Here our person class extends from Human class but person class has it's own properties and methods.

class Human{
    //Default function method
    constructor(){
        this.name = 'Mohamed';
        this.gender = 'male';
        this.age = 23;

    }

    printGender(){
        console.log(this.gender);
    }
    printAge(){
        console.log(this.age);
    }  
}


class Person extends Human{
    constructor(){
        super();
        this.name = 'Sarah';
        this.gender = 'Female';
        this.age = 35;
    }

    printMyName(){
        console.log(this.name);
    }
}


const person = new Person();
person.printMyName();   //"Sarah"
person.printGender();   //"Female"
person.printAge();  //35

Important notes on Classes, Properties and Methods

ES7 offers a different syntax of initializing properties and methods
In ES6, Properties are like variables attached to classes or objects

constructor(){
    this.myProperty = 'value';
        this.name = 'Mohamed';
}

In ES7, We can assign a property directly inside our class so we skip the constructor function call.
In fact behind the scene this will still be transformed to use constructor functions

myProperty = 'value'
name = 'Mohamed';

In ES6, As we discussed before, Methods are like functions attached to classes or objects

//myMethod () {...}
printMyName(){
    console.log(this.name);
}

In ES7: We use an arrow function as a property value so you have got no problems with the this keyword

//myMethod = () => {...}
printMyName = () => {console.log('Mohamed');}
printGender = () => {this.gender);}
printMyName = () => {this.name);}

In the next example, We can get rid of the constructor in the human class and get rid of the this keyword. Also we convert our methods to arrow functions. Finally, We no longer need to call super keyword.
Pay attention: If you run it on JSbin, You will get an error because doesn't recognize the syntax. So you actually need to choose ES6/Babel

class Human{
      gender = 'female';

      printGender = () => {
        console.log(this.gender);
      }
}


class Person extends Human{
      name = 'Mohamed';
      gender = 'male';

      printMyName = () => {
        console.log(this.name);
      }
}


const person = new Person();
person.printMyName();   //"Mohamed"
person.printGender();   //"male"

The threeDots ...

  • The spread and the Rest operators called the threeDots
  • The operator is just three dots ...
  • The spread operator is used to split up array elements or object properties. In other words, To copy arrays or add properties to an object whilst safely copying that old object. The spread operator takes out all elements, all properties and distributors them in a new array or object or wherever you are using it

EX1 ... With array

const numbers = [1,2,3];
const newNumbers = [numbers,4,5];
console.log(newNumbers);    //[[1, 2, 3], 4, 5]

const spreadNumbers =[...numbers,4,5];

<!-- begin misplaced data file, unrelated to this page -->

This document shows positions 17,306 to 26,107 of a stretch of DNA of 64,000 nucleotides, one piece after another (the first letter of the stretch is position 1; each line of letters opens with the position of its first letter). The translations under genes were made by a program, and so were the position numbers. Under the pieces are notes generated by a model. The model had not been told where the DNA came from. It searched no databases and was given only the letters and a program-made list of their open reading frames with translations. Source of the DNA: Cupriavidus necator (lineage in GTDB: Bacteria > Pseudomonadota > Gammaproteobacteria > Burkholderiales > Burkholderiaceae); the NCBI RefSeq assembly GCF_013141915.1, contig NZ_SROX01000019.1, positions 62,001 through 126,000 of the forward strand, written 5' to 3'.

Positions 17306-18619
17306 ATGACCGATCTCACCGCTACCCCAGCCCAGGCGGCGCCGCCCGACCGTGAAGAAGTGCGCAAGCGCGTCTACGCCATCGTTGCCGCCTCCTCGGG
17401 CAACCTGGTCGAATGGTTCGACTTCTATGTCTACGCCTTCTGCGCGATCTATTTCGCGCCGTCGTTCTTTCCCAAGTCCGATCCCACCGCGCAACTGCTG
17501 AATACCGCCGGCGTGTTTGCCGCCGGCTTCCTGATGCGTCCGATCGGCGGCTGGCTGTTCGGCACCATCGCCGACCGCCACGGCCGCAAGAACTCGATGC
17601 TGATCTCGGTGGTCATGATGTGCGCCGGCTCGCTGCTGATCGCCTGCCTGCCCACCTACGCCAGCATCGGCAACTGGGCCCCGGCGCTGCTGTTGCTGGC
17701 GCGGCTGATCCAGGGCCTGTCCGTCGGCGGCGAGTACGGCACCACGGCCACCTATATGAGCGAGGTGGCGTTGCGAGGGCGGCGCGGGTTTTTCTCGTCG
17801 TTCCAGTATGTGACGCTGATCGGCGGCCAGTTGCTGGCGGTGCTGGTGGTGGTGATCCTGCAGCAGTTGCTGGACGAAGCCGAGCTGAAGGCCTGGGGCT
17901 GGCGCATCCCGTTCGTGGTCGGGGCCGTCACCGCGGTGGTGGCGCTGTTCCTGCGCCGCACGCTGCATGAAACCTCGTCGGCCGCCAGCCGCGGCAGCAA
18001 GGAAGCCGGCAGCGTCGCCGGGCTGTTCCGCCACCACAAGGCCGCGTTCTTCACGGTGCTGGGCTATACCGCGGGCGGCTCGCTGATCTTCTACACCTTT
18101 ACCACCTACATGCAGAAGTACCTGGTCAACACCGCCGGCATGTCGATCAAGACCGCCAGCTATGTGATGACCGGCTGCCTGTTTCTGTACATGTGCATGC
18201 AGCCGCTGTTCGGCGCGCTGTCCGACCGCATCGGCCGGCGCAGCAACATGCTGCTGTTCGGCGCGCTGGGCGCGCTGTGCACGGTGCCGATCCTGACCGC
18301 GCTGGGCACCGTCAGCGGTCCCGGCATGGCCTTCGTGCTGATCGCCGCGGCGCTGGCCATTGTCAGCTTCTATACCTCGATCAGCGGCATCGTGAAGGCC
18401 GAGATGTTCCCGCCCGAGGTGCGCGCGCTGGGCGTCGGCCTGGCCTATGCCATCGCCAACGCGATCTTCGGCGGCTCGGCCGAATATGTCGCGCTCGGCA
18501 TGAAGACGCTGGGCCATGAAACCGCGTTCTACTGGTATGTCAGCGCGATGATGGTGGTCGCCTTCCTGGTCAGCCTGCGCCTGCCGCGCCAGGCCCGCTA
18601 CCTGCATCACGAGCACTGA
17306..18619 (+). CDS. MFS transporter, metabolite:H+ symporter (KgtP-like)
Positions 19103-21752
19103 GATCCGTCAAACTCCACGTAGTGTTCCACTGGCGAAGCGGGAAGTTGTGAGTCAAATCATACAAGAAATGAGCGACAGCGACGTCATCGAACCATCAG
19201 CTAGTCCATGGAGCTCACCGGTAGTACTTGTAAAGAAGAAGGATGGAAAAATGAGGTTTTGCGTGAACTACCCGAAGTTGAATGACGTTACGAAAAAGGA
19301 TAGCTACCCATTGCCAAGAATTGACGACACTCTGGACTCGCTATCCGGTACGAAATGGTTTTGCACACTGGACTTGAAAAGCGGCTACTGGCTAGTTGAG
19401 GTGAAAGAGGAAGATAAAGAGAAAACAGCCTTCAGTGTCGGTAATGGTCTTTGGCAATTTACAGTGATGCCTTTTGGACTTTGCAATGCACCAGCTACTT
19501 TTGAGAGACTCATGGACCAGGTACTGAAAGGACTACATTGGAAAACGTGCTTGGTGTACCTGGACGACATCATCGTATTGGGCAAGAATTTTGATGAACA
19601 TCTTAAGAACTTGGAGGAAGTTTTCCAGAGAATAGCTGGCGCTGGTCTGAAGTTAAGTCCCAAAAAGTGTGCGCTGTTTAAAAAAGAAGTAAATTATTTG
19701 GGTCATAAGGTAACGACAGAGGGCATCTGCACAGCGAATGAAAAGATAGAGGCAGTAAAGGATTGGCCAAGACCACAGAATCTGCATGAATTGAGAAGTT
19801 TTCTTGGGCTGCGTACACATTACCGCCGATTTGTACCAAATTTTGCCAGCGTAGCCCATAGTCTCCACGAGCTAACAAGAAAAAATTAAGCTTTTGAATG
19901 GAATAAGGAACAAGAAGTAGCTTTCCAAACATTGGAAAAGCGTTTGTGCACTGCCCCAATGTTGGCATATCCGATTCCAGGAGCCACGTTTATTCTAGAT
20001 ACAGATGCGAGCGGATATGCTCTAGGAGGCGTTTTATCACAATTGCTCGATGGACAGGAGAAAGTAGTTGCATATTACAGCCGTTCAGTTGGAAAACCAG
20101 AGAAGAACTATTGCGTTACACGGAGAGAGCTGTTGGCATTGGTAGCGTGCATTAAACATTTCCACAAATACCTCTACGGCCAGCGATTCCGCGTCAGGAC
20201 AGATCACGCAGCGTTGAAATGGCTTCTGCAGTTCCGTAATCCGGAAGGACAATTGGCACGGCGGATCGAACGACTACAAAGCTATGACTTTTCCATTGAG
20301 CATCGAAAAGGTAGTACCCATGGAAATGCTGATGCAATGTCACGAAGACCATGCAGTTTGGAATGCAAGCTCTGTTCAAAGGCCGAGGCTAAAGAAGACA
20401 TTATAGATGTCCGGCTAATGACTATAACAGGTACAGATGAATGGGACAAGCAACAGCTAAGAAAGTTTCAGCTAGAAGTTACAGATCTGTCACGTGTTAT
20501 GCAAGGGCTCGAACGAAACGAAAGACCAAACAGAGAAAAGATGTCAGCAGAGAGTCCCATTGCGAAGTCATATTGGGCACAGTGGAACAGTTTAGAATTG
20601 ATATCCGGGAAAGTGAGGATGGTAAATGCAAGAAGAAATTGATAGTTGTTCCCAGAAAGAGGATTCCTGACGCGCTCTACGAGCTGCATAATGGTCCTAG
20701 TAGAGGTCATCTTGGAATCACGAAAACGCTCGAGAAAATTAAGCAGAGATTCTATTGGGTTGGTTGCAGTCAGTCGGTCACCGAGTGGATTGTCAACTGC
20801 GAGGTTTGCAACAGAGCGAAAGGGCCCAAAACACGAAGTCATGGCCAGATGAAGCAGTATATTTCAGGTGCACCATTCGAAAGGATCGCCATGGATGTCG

console.log(spreadNumbers); //[1, 2, 3, 4, 5]

EX2 .. With object

const oldPerson = {
  name : 'Mohamed'

};

const newPerson = {
  ...oldPerson,
  age: 23
}

console.log(newPerson);

Output
[object Object] {
age: 23,
name: "Mohamed"
}

  • The rest operator is used to merge a list of function arguments into an array and we use it in a function argument list
const filterFunc1 = (...args) => {
  return args.filter(el => el === 1);
}

console.log(filterFunc1(1,2,7,1,3,8,9,1,2));    //[1, 1, 1]

EX3

const filterFunc2 = (...args) => {
  return args.filter(el => el === 1 || el ===2);
}

console.log(filterFunc2(1,2,7,1,3,8,9,1,2));    //[1, 2, 1, 1, 2]

Destructuring

  • Destructuring allows you to easily extract array elements or object properties and store them in variables
  • Destructuring is different than what spread operator do
  • Destructuring allows you to pull out single element or properties and store them in varables for arrays and objects

Array example:

[a,b] = ['Mohamed','Khaled']
console.log(a); //Mohamed
console.log(b); //Khaled

Object example:

myInfo1 = {name:'Mohamed'};
console.log(myInfo1.name);  //Mohamed
console.log(myInfo1.age);   //undefined

myInfo2 = {name:'Mohamed', age:23};
console.log(myInfo2.name);  //Mohamed
console.log(myInfo2.age);   //23

EX1

const numbers = [1,2,3];
[num1,num2] = numbers;

console.log(num1,num2);
//1
//2

EX2

const numbers = [1,2,3];
[num1, ,num3] = numbers;

console.log(num1,num3);
//1
//3

EX3

const {name} = {name:'Mohamed', age:23}
console.log(name);  //Mohamed
console.log(age);   //undefined

EX4

const {name,age} = {name:'Mohamed', age:23}
console.log(name);  //Mohamed
console.log(age);   //23

Some reference:
Read more about let
Read more about const
Read more about ES6 Arrow Functions

Finally … Here is the repo, You can find all source code.

Discussion (4)

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nickytonline profile image
Nick Taylor (he/him) • Edited

I always recommend this site to practice ES6 knowledge, eskatas.org. It's a fun katas style site.

It's in this post

Feel free to add other katas 😉

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johndavemanuel profile image
John Dave Manuel

Great Article
I think there is a typo error here

//Create class
class Person{
//Default function method
constructor(){
this.name = 'Mohamed';
}

printMyName(){
    console.log(this.name);
}

}

//Create an instance or object
const person = new Person1();
person.printMyName(); //"Mohamed"

1 should be remove

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scooby359 profile image
Chris

Great overview, thanks 😀

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alfaifi_twitt profile image
عبدالله الفيفي Abdullah Al-Faifi

Great document
In the class inheritance example

small note:
class Person extends Human2
Should be :
class Person extends Human

inheritaning class Person from Human

Regards